A commenter on my Income Tax and the Sanctity of Property in Our Constitutional System writes:
You are ALL missing the point. Compensation for a tortious wrong is not income. If it were taxed, then you would not be made whole. Let's say someone negligently chops off your arm and then pays you a settlement that perfectly compensates you for the loss of your arm. There is no income. There is no gain. The money is just compensation for the loss of your arm. That money = your arm. Because the government cannot take a random piece of your arm, the government cannot tax your compensatory judgment. No level of American government has the right to just hack off a little piece of your arm. All of you on this thread are absolutely wrong and you should be ashamed. This decision is absolutely right.
Let's follow the flow of the argument. The argument begins with a sensible claim about the tort system: If compensation for a tortious wrong were taxed, then you wouldn't be made whole. To give a concrete example, say I have $100,000 in assets; I pay no income tax on that capital. Say then that someone steals the $100,000, and I get it back from him, whether through litigation or otherwise -- I'm no better off than I was before the theft, so it's hard to see why I should end up just with just $60,000, after the state and federal governments get their income tax cut. If we treat personal injury causing $100,000 in pain and suffering as similar to the theft of the $100,000, the principle of tort law is to try to put me back as much as possible into my pre-injury condition, by awarding me $100,000 in damages. Taxing those $100,000 would leave me worse off than I would have been but for the injury (assuming that $100,000 is indeed the compensation that leaves me as well off as before, and thus accepting the theory that the money compensates me for pain). Allowing this money to be taxed would thus undermine the goals of tax law.
Then the argument continues, appealing to the logic of income tax law and not just tort law: "There is no income. There is no gain. The money is just compensation for the loss of your arm." Because the income tax generally taxes income, the argument goes -- stuff you get on top of what you had before -- and because the compensation doesn't really give you more than you had before, taxing the compensation is inconsistent with the underlying principles of income tax law as well as of tort law. So far so good.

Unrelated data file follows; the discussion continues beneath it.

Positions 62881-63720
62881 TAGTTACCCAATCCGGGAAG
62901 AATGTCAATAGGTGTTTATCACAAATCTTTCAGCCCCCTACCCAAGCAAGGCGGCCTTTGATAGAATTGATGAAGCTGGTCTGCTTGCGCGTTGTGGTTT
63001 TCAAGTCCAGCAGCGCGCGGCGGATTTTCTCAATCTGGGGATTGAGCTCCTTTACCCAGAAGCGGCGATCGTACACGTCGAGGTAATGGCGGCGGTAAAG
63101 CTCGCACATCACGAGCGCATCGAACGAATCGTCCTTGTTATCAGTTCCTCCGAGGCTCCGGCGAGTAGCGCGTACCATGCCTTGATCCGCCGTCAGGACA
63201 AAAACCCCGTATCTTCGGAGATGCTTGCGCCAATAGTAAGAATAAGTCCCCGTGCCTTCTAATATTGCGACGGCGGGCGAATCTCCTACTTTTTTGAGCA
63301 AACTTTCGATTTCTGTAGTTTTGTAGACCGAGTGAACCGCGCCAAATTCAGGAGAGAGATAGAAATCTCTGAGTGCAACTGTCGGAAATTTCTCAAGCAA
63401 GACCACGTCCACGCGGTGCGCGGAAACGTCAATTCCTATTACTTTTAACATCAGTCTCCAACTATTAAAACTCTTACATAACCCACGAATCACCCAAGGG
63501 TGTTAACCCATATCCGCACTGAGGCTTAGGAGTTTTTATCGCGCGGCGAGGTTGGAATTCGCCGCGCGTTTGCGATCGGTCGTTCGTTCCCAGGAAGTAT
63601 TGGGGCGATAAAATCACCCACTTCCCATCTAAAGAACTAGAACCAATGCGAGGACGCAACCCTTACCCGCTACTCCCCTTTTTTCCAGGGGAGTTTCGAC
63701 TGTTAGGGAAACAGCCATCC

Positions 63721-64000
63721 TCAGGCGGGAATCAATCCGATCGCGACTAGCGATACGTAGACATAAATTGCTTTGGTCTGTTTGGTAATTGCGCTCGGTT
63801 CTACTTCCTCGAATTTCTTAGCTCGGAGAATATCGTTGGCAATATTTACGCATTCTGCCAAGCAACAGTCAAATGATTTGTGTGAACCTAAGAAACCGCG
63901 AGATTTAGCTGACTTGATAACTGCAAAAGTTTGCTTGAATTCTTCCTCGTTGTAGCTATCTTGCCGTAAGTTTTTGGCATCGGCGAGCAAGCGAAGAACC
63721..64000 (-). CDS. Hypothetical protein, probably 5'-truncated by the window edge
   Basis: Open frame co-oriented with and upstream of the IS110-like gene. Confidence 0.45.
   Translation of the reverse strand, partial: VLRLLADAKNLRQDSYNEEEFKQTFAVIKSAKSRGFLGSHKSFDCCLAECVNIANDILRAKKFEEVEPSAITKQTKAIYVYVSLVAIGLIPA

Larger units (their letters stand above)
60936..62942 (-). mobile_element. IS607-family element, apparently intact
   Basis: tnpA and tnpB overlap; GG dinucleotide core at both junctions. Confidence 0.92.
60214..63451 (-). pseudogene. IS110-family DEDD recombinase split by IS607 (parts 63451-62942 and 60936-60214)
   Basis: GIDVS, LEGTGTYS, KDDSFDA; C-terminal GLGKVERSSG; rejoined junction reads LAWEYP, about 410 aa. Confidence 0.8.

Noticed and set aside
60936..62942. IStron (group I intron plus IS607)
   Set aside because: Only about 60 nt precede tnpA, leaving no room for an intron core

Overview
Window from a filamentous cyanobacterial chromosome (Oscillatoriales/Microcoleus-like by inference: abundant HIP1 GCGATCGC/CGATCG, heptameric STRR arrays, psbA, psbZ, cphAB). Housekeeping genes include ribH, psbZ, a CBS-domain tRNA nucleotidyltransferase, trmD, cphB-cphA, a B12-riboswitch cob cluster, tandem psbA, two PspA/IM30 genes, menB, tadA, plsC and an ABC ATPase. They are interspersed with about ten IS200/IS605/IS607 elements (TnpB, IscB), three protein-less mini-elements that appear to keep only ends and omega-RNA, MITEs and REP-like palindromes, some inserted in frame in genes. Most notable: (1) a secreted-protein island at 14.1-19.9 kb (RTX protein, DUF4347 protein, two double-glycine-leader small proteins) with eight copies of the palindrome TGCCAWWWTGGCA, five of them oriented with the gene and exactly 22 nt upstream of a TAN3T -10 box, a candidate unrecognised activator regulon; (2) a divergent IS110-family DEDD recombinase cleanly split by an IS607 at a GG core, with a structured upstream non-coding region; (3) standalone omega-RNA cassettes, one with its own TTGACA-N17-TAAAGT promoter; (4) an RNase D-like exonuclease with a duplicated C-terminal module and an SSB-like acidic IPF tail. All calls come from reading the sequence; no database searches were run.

And then the argument abruptly plummets from sensible, albeit necessarily cursory, policy argument into sheer formalistic zaniness: "That money = your arm. Because the government cannot take a random piece of your arm, the government cannot tax your compensatory judgment. No level of American government has the right to just hack off a little piece of your arm. All of you on this thread are absolutely wrong and you should be ashamed. This decision is absolutely right."
"That money = your arm"?! Equals? Not just that money compensates you for the loss of your arm, but actually equals it?
That statement is simply and obviously false. It may represent a metaphor at the heart of tort law, but metaphors aren't reality. They may help us understand reality, because in some ways they represent reality. But in other ways they depart from reality (that's why they're metaphors).
"That money = your arm" may make sense for the purposes of understanding how tort law (or even tax law) often treats compensation for personal injuries. But you can't use it with arguments about the law or morality of dismemberment, because those arguments work only with actual arms, not just with metaphorical equivalents of arms. After all, if "that money = your arm," does it mean that if you get the money and then go bankrupt, your creditors can't recover part of that money, given that creditors can't physically dismember you? If "that money = your arm," and then you buy a house with that money, does it mean that "that house = that money = your arm," and you can't be required to pay property taxes on that house? I'd say "that way lies madness," but the madness actually lies at the very first step, which is treating "that money = your arm" as reality rather than metaphor.
Now this is an extreme sort of error; hardly anyone goes quite this far in believing his own metaphors. But I do think it's a helpful illustration of a general problem.
I'm often a formalist in the sense that I generally think that formal legal characterizations are often worth using. That something is called "speech" should influence the way we treat it, and even if we call other things than speech (e.g., waving a flag, wearing a cross, using sign language) "speech," once this characterization is accepted it may make sense to use it in a broad range of cases. But we should never forget that these labels are metaphorical, otherwise figurative, or just generally imprecise. We should never forget that in law, "X = Y" is often just a shorthand for "X is like Y in certain important ways" or "X should be treated like Y in certain important way," that in certain other ways X and Y can remain quite different, and that therefore treating them as genuinely equal is a recipe for massive error.
A classic legal fiction is said to be that for certain old English legal purposes the island of Minorca was treated as being "located within the parish of Mary-le-Bow in the ward of Cheap in the city of London." Yet even if that, within the English legal system, was a perfectly sensible way of dealing with certain kinds of procedural matters, you shouldn't try to walk there from the Houses of Parliament. "Think things not words," as Justice Oliver Wendell Holmes admonished, "or at least ... constantly translate [y]our words into the facts for which they stand, if [you] are to keep to the real and the true."